The Public Utilities Regulatory Commission (PURC) is set to kick-start a “major tariff review process” after receiving proposals from service providers for an increase in water and power prices.
A major tariff review is the kind that ultimately leads to a one-time substantial jump in utility tariffs, buffeting consumers’ pockets and dislocating business budgets. The last such review occurred three years ago and led to electricity tariffs going up by 89 percent, and water tariffs by 36 percent.
Since then the rates have been reviewed quarterly, in accordance with a formula that measures factors affecting the tariffs -- such as the exchange rate, consumer inflation and production costs. The rates have however been fixed since November 30, 2011 and last year, the adjustment formula was set aside even as production costs and other elements rose.
Unlike the quarterly adjustment, a major review of tariffs incorporate additional factors such as the investment needs of the utilities.
“The Commission has received proposals from utility service providers for a possible adjustment in the current tariffs being paid by consumers of these services,” said the PURC in a statement on Thursday.
As happened in the past, the utilities’ request for more tariffs has set them on a collision course with consumers and businesses, who are demanding improved services first before they pay more for the services.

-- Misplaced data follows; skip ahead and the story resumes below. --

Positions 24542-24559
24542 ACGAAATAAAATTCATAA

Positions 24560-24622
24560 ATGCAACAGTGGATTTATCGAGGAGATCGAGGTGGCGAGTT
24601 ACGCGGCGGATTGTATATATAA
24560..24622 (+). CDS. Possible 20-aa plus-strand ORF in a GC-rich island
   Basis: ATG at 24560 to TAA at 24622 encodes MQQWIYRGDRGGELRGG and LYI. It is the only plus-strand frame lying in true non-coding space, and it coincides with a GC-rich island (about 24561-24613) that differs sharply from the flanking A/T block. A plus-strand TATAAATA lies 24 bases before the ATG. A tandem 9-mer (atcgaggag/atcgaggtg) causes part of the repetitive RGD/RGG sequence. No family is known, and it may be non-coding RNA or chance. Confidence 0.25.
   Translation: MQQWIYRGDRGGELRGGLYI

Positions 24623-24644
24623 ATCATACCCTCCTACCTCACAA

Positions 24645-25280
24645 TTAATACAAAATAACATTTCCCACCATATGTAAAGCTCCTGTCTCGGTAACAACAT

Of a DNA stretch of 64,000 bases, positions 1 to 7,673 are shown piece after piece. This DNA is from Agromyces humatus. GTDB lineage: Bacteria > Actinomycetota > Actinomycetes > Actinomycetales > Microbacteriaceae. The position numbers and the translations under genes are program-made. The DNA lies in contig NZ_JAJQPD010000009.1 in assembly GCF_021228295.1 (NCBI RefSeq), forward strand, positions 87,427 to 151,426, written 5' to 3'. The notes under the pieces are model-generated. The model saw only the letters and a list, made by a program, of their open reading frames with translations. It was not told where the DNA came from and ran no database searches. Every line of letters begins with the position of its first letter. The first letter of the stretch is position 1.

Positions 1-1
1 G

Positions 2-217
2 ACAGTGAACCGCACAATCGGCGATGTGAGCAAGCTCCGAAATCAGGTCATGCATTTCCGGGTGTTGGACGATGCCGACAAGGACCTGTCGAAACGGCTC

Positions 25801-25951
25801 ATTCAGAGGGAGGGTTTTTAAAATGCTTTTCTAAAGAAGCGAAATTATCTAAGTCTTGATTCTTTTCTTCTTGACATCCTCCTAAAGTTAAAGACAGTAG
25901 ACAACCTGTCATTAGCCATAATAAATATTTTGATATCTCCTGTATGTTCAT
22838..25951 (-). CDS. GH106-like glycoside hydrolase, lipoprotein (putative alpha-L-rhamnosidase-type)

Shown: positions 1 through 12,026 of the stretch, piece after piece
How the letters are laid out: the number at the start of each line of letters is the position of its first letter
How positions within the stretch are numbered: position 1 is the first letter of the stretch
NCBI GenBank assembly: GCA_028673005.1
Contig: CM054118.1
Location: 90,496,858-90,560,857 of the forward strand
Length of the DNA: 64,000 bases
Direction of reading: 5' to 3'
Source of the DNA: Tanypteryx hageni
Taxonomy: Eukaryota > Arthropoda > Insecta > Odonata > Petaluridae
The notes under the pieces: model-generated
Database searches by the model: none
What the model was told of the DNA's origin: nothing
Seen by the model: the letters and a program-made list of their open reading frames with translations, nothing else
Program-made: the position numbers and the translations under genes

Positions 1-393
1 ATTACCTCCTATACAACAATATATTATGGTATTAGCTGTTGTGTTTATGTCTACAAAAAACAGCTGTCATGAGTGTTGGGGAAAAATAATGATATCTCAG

This time “efficiency in service delivery must precede tariff increments,” said Nana Osei-Bonsu, Director-General of the Private Enterprise Federation (PEF).
In a classic chicken-and-egg conundrum, the utilities say the under-pricing of their services has accounted for the under-investment and inefficiencies in their operations. They also argue that “unrealistic” tariffs imperil their finances, threatening their very survival.
“In 2011, when we had gas, for the whole year we purchased about US$200million of crude oil. Now in 2013, when we have no gas, in the first five months of the year -- not even half of the year -- we have purchased US$300million, but the tariffs have not changed,” said Chief Executive of the Volta River Authority (VRA) Kwaku Andoh Awotwi in an interview on May 17.
The VRA, which sells power to the Electricity Company of Ghana (ECG), is paid 4 cents per kilowatt hour whereas power producers in Togo, Benin, Burkina Faso and Ivory Coast earn between 10-13 cents for same.
Because of the damage to the West Africa Gas Pipeline, VRA’s fuel bill, according to Awotwi, has tripled as a result of having to replace cheap gas with more expensive crude oil.
The exchange rate, which affects the cost of imported crude oil, has weakened by around 30 percent since 2011 and the price of crude has risen to above US$100 per barrel, Awotwi said.
VRA incurs losses of US$3million daily from its use of crude oil to run thermal generating plants, Chairman of the Parliamentary Select Committee on Mines and Energy, Dr. Kwabena Donkor, disclosed last week.
Failure to increase the current power tariffs will cause the VRA’s “collapse”, he said. “The fundamental problem is that VRA is selling power at less than the cost of production. So from the onset, it is already making a loss.”